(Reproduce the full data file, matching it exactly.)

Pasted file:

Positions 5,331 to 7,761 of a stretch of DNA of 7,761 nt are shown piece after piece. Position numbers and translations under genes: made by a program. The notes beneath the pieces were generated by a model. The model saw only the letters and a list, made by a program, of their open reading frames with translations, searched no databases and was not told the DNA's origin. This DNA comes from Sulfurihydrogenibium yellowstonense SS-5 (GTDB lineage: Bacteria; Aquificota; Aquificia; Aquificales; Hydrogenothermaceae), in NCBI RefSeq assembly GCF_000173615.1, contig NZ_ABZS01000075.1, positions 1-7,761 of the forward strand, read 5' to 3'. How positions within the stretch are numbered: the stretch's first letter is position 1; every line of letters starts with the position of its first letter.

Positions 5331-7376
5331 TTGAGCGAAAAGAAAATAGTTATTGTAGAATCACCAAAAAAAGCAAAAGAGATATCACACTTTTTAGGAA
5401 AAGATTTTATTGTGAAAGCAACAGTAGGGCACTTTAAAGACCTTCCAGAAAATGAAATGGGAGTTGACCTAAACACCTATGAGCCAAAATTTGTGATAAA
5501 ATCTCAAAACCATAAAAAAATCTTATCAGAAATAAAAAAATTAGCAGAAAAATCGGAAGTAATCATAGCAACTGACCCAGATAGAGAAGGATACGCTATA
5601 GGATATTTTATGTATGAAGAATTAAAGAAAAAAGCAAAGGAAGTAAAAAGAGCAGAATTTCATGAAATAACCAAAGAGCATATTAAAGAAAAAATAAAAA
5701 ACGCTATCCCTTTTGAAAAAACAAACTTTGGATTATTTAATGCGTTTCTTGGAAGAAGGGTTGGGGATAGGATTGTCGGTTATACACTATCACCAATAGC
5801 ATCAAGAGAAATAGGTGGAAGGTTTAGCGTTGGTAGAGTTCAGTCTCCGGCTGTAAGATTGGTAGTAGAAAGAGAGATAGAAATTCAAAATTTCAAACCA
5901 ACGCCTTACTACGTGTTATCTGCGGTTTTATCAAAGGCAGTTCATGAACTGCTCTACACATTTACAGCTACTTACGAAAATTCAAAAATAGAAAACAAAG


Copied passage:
Positions 5,331 to 7,761 of a stretch of DNA of 7,761 nt are shown piece after piece. Position numbers and translations under genes: made by a program. The notes beneath the pieces were generated by a model. The model saw only the letters and a list, made by a program, of their open reading frames with translations, searched no databases and was not told the DNA's origin. This DNA comes from Sulfurihydrogenibium yellowstonense SS-5 (GTDB lineage: Bacteria; Aquificota; Aquificia; Aquificales; Hydrogenothermaceae), in NCBI RefSeq assembly GCF_000173615.1, contig NZ_ABZS01000075.1, positions 1-7,761 of the forward strand, read 5' to 3'. How positions within the stretch are numbered: the stretch's first letter is position 1; every line of letters starts with the position of its first letter.

Positions 5331-7376
5331 TTGAGCGAAAAGAAAATAGTTATTGTAGAATCACCAAAAAAAGCAAAAGAGATATCACACTTTTTAGGAA
5401 AAGATTTTATTGTGAAAGCAACAGTAGGGCACTTTAAAGACCTTCCAGAAAATGAAATGGGAGTTGACCTAAACACCTATGAGCCAAAATTTGTGATAAA
5501 ATCTCAAAACCATAAAAAAATCTTATCAGAAATAAAAAAATTAGCAGAAAAATCGGAAGTAATCATAGCAACTGACCCAGATAGAGAAGGATACGCTATA
5601 GGATATTTTATGTATGAAGAATTAAAGAAAAAAGCAAAGGAAGTAAAAAGAGCAGAATTTCATGAAATAACCAAAGAGCATATTAAAGAAAAAATAAAAA
5701 ACGCTATCCCTTTTGAAAAAACAAACTTTGGATTATTTAATGCGTTTCTTGGAAGAAGGGTTGGGGATAGGATTGTCGGTTATACACTATCACCAATAGC
5801 ATCAAGAGAAATAGGTGGAAGGTTTAGCGTTGGTAGAGTTCAGTCTCCGGCTGTAAGATTGGTAGTAGAAAGAGAGATAGAAATTCAAAATTTCAAACCA
5901 ACGCCTTACTACGTGTTATCTGCGGTTTTATCAAAGGCAGTTCATGAACTGCTCTACACATTTACAGCTACTTACGAAAATTCAAAAATAGAAAACAAAG